Case ID: M03-068LC^

Published: 2020-02-26 11:15:45

Last Updated: 1670403497


Inventor(s)

George (Bob) Pettit
Mathew Minardi
Heidi Rosenberg

Technology categories

Cancer TherapeuticsLife Science (All LS Techs)Pharmaceuticals

Technology keywords

Cancer
Natural Product


Licensing Contacts

Jovan Heusser
Director of BD LS
[email protected]

Halocombstatins

The Combretastatins, discovered by ASU researchers, are a series of very potent antineoplastic compounds. Combretastatin A-4 (CA4), the most potent compound of the family, is currently undergoing phase III human cancer clinical trials.

ASU researchers have conducted extended SAR on Combretastatins. They eventually synthesized structural analogs of Combretastatins A-4, A-3 and their phosphate prodrugs by replacing their C-3 and/or C-5 substituents with halogens (F, Cl, Br and I). These new compounds, named Halocombstatins, retained the powerful human cancer cell lines inhibitory activity of CA4. Fluorcombstatin showed particular potency against human umbilical vein endothelial cells (HUVECs) in vitro (ED50 0.00025 ?g/ml).

The iodo-structural modifications of CA4P could be particularly interesting as the parent molecule, CA4, has shown good activity in treating human thyroid carcinoma.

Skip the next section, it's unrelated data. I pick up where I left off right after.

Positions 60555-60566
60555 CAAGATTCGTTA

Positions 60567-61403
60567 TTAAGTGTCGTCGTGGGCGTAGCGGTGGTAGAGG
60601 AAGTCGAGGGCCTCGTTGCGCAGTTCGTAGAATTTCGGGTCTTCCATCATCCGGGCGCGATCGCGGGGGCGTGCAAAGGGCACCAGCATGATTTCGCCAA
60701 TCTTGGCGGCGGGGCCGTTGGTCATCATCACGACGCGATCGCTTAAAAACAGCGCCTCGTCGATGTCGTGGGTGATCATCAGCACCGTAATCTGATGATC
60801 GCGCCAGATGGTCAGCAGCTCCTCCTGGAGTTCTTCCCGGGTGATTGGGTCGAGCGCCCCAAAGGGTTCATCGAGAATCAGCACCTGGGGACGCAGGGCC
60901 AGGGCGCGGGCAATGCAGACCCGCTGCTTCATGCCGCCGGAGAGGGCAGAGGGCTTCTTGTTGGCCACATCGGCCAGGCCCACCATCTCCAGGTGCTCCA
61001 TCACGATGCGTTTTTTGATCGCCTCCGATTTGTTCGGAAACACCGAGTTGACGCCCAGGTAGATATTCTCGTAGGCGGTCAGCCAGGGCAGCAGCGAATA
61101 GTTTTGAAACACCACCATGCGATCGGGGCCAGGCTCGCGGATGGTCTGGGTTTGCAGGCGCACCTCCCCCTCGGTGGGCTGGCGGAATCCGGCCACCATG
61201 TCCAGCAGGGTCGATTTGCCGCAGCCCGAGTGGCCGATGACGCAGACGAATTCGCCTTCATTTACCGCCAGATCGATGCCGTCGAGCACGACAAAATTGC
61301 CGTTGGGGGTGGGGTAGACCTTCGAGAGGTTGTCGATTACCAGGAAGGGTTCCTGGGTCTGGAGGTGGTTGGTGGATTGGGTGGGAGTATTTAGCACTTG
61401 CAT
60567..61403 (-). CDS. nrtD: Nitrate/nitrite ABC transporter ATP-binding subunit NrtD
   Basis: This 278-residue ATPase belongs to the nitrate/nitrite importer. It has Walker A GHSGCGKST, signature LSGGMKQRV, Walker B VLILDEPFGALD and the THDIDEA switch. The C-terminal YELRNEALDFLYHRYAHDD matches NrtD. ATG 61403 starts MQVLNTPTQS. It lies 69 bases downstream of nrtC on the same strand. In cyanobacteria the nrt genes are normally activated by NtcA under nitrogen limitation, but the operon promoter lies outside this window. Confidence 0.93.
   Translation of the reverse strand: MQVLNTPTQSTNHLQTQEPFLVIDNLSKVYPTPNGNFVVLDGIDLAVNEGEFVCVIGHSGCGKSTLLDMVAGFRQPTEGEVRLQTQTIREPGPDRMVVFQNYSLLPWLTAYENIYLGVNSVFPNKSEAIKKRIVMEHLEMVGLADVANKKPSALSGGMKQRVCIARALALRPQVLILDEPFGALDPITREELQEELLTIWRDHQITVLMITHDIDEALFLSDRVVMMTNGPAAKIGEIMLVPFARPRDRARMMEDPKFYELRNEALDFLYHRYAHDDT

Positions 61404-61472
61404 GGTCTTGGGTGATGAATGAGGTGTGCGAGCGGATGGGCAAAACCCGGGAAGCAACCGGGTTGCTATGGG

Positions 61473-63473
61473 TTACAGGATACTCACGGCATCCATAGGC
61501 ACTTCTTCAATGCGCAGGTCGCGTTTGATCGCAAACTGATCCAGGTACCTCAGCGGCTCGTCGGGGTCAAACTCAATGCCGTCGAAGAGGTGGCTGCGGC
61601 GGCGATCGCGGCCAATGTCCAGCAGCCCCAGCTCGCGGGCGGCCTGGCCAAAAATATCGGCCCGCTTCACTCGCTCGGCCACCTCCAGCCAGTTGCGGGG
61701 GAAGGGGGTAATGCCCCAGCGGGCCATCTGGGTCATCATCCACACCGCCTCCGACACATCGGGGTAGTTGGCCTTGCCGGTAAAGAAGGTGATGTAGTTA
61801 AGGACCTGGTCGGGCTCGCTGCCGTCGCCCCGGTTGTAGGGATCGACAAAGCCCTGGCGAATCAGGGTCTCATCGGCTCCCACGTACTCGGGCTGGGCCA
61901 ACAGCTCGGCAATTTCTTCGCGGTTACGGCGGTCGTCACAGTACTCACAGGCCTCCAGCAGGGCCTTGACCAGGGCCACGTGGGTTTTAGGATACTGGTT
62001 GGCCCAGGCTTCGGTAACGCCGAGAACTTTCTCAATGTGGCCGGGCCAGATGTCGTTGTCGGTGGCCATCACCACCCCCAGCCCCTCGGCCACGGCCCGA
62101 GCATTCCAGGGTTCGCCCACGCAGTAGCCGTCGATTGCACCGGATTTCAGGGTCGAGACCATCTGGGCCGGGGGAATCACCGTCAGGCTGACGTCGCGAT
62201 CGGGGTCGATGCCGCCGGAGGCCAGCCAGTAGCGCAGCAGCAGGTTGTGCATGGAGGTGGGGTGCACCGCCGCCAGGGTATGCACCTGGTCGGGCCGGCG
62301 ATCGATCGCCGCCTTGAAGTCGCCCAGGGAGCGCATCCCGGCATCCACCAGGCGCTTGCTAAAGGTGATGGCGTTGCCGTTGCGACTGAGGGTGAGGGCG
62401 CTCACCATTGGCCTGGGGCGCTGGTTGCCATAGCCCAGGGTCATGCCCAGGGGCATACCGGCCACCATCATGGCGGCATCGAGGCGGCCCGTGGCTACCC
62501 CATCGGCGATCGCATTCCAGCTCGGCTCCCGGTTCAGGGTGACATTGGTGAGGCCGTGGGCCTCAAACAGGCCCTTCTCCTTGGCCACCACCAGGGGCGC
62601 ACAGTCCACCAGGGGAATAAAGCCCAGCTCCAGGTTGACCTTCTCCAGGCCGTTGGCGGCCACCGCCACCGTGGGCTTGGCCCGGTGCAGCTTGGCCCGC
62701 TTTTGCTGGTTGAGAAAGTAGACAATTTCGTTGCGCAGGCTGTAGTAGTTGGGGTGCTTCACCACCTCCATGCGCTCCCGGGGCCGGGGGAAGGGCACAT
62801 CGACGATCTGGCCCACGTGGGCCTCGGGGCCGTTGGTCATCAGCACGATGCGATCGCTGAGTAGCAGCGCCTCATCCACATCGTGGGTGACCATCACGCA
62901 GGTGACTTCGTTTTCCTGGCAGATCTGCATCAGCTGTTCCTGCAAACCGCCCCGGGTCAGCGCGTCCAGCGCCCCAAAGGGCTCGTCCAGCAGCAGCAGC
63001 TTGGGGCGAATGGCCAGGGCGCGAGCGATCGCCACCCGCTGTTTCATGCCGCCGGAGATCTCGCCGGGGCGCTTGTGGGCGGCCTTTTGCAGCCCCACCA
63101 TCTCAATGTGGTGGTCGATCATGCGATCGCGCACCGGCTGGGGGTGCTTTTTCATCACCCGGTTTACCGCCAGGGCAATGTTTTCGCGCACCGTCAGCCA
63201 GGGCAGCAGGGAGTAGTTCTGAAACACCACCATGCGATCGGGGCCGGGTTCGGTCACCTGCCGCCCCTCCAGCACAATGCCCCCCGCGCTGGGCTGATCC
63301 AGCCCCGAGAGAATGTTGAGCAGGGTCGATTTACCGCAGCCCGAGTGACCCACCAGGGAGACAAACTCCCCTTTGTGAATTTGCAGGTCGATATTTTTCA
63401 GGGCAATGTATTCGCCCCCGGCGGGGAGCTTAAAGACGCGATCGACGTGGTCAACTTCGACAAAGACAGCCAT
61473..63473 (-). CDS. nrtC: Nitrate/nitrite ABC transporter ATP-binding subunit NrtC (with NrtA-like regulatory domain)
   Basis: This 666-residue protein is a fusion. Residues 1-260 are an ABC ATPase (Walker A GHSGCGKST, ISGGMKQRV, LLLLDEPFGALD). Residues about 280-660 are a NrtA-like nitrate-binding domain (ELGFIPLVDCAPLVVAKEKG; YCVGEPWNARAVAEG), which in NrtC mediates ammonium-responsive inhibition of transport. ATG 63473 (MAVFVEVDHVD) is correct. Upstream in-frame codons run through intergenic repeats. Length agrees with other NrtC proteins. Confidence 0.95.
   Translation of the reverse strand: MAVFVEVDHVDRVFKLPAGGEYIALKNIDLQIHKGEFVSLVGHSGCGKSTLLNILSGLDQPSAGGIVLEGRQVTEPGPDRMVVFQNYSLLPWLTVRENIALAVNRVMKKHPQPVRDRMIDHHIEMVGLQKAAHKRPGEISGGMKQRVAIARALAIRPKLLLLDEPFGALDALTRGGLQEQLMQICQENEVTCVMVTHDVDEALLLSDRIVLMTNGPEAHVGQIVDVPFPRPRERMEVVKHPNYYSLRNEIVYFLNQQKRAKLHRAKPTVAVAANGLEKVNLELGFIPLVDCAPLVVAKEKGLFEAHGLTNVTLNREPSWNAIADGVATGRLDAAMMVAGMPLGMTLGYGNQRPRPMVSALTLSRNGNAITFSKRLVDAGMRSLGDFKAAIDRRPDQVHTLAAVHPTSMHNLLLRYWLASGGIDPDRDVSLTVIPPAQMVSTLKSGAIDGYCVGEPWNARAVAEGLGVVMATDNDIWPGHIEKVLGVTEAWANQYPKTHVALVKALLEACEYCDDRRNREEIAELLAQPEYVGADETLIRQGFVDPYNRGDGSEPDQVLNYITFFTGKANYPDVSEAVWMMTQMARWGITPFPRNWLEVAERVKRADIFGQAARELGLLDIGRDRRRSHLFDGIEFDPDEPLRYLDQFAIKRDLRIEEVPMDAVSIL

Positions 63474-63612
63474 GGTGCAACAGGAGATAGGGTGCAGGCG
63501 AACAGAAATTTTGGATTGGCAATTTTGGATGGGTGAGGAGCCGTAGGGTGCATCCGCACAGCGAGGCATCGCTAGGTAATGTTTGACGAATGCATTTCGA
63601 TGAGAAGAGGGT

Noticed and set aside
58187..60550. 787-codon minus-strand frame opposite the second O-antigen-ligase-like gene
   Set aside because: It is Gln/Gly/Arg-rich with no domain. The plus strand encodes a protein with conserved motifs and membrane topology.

Moreover, the new synthesized compounds generally display antimicrobial activity. Some diiodocomstatins are very active against N. gonorrhoeae.

Potential Applications

These novel compounds have applications as:

  • Anti-cancer therapeutic agents
  • Anti-cancer therapeutic agents with increased specificity toward thyroid carcinomas
  • Anti-microbial therapeutic agents

Benefits and Advantages

  • Diversity – Disclosure of a panel of structural modifications of Combretastatins. The new compounds retain the Combretastatin A-4 anti-neoplastic activity. Some of them were more particularly designed for thyroid cancers treatement.
  • Synthesis – The new compounds are synthetically available.

For more information about the inventor(s) and their research, please see
Dr. Pettit's departmental webpage